Rochester Students Told They Must Stand for Anthem, RPS Says Nope
An August 30th Century High School Pep Fest raised eyebrows after the school's Athletic Director, Mark Kuisle, said students must stand for the National Anthem.
What Was Said Exactly At Century High School's Pep Fest?
You can listen to it here, it's ready to play at just about the start of the comments, or you can scroll and see the transcript after the video.
“When we play the national anthem, you are to stand, remain silent, or sing the national anthem with us. It is an opportunity to remember, honor those veterans who have helped us protect our country, served our country, and kept our freedoms for what they are today. So, please, it’s very important that (unintelligible...maybe "when"?) we do a national anthem that you are very respectful, you stand. If you want to sing, great. If you don’t, just stand and be quiet and that’s fine, as well.”
The directions from the AD are contrary to legal decisions on the matter (click here for more information on that) , as well as contrary to Minnesota State High School League's (MSHSL) policy which states,
"Sitting or kneeling during the National Anthem is a protected First Amendment right, and we cannot disallow an athlete or any other persons (coach, official, cheerleader) from sitting or kneeling during the Anthem." (click here to see the entire presentation)
What Does the Rochester Public Schools Say?
I reached out to the Rochester Public Schools Interim Superintendent for a comment, and from Heather Nessler, Executive Director of Communications, Marketing, and Technology, received this statement...
"I hope that the students in Rochester Public Schools will choose to stand for the national anthem when it is played at school assemblies and competitions and performances and other events. I personally choose to stand for that anthem because I believe that despite the failures of our nation's troubled past, our country is, on the whole, a force for good in the lives of its people and the people of the world.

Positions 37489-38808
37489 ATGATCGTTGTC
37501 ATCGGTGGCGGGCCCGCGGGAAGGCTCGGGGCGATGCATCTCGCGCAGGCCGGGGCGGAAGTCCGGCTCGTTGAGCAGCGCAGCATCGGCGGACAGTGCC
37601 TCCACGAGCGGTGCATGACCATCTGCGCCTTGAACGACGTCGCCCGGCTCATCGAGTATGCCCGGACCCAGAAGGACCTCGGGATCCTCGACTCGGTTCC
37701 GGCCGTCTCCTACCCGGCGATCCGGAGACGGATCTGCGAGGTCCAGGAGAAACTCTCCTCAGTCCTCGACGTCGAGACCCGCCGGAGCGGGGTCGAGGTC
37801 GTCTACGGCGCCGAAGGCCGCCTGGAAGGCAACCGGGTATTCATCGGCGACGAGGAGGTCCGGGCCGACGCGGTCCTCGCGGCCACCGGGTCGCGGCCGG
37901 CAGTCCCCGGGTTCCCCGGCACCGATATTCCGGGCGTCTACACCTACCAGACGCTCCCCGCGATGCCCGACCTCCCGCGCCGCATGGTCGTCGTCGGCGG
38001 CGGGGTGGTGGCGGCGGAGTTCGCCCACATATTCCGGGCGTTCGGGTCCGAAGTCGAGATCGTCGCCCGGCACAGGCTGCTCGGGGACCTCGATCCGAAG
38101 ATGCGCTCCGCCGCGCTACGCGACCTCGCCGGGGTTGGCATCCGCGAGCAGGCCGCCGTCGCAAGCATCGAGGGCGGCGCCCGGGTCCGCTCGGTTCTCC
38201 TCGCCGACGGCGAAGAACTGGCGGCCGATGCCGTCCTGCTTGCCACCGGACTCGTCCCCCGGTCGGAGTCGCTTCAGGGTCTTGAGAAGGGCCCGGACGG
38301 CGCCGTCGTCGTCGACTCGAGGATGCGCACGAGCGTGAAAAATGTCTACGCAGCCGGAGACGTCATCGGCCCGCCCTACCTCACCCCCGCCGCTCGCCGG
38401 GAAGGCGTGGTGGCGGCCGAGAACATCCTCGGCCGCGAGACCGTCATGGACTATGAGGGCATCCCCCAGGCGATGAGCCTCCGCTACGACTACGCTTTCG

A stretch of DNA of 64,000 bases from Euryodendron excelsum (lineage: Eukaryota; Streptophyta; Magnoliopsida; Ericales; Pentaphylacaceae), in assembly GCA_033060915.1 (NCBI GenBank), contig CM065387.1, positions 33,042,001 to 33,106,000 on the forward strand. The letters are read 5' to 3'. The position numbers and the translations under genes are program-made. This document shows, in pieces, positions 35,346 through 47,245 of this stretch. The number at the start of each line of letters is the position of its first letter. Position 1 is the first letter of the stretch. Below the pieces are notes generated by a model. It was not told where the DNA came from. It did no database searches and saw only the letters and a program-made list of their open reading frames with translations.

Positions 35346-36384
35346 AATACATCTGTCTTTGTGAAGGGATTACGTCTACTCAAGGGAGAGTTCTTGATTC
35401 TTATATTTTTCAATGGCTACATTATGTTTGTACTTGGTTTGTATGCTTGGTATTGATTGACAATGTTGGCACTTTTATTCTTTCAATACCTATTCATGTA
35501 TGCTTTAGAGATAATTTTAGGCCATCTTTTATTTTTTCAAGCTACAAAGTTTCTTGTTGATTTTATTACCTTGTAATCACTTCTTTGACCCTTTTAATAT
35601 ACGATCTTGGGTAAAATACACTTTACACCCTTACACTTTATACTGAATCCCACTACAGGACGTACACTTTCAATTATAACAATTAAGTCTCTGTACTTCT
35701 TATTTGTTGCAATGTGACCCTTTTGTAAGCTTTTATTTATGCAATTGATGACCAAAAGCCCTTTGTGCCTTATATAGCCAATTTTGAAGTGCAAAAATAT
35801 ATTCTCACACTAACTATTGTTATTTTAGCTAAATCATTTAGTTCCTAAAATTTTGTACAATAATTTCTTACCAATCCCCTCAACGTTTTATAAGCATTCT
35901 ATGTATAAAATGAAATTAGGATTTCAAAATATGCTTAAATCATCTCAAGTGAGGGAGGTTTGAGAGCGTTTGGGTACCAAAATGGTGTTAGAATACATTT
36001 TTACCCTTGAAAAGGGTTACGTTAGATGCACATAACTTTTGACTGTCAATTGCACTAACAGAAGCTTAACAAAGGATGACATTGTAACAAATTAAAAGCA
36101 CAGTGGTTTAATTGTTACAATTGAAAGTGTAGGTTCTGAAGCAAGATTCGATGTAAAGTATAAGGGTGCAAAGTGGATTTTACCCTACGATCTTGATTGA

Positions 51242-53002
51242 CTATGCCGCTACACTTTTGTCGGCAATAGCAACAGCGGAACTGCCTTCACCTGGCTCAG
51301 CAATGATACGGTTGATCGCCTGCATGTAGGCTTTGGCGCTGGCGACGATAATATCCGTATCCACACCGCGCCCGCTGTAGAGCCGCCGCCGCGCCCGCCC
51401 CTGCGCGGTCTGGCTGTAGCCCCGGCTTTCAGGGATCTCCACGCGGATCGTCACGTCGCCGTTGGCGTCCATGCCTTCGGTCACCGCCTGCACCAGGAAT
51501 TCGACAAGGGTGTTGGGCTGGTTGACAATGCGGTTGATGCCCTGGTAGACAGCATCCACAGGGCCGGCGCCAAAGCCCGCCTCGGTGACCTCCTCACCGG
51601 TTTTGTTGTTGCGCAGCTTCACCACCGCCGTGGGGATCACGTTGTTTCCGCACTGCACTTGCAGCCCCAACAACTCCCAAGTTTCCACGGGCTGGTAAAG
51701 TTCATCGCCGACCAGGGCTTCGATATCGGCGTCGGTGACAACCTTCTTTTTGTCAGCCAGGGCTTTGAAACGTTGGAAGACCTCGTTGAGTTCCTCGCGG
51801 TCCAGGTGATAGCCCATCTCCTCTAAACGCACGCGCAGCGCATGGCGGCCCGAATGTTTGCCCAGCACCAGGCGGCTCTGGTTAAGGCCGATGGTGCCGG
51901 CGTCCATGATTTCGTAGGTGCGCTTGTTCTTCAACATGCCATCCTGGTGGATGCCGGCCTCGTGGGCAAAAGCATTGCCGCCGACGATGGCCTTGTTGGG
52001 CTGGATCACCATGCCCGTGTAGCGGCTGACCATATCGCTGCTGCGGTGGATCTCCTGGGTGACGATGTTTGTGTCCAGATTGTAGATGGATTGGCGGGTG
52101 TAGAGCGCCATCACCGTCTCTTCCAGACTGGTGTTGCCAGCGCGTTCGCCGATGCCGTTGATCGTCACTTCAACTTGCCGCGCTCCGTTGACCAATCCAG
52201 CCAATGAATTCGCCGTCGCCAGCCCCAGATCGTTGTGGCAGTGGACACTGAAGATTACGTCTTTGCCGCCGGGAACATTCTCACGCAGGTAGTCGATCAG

That said, I also deeply respect and understand the decision that some of our students and our staff members might make to sit or kneel during the national anthem due to the injustices of our past and our present.
In a nation that was founded by revolutionaries, nothing could be more American than respectfully protesting what citizens believe to be unjust. I encourage our students to stand up or sit down for what they believe in at this important moment and for the rest of their lives."
Kent Pekel, Ed.D.
Interim Superintendent of Schools
Personal Note: This is, I think, very good advice from MSHSL -
"Talk to your team and fans about not reacting to what another team does during the Anthem."
Social Media is full of people sounding off about what everyone does. Often, people say, "Mind your own business" and in this case, I think it applies nicely. If someone sitting during the Anthem offends you, what would happen if you just ignored it?
As always, if you have a comment, complaint, or concern about something I wrote here, please let me know: firstname.lastname@example.org
On an entirely different topic...